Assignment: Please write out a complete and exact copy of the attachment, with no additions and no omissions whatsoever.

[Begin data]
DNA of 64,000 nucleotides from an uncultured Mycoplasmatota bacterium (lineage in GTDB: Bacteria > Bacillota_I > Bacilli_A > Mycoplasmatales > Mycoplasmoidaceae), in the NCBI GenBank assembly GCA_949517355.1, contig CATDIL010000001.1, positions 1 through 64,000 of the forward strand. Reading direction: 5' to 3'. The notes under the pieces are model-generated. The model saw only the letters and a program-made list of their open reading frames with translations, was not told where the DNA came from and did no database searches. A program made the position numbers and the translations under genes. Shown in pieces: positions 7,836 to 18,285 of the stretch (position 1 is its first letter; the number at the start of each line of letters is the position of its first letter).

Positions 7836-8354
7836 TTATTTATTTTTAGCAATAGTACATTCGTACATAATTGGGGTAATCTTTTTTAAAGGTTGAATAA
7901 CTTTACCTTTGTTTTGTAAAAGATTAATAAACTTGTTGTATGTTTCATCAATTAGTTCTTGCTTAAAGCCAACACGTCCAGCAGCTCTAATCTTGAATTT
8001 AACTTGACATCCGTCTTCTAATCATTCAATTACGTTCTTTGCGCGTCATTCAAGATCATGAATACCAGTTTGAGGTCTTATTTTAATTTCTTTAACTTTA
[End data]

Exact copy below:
DNA of 64,000 nucleotides from an uncultured Mycoplasmatota bacterium (lineage in GTDB: Bacteria > Bacillota_I > Bacilli_A > Mycoplasmatales > Mycoplasmoidaceae), in the NCBI GenBank assembly GCA_949517355.1, contig CATDIL010000001.1, positions 1 through 64,000 of the forward strand. Reading direction: 5' to 3'. The notes under the pieces are model-generated. The model saw only the letters and a program-made list of their open reading frames with translations, was not told where the DNA came from and did no database searches. A program made the position numbers and the translations under genes. Shown in pieces: positions 7,836 to 18,285 of the stretch (position 1 is its first letter; the number at the start of each line of letters is the position of its first letter).

Positions 7836-8354
7836 TTATTTATTTTTAGCAATAGTACATTCGTACATAATTGGGGTAATCTTTTTTAAAGGTTGAATAA
7901 CTTTACCTTTGTTTTGTAAAAGATTAATAAACTTGTTGTATGTTTCATCAATTAGTTCTTGCTTAAAGCCAACACGTCCAGCAGCTCTAATCTTGAATTT
8001 AACTTGACATCCGTCTTCTAATCATTCAATTACGTTCTTTGCGCGTCATTCAAGATCATGAATACCAGTTTGAGGTCTTATTTTAATTTCTTTAACTTTA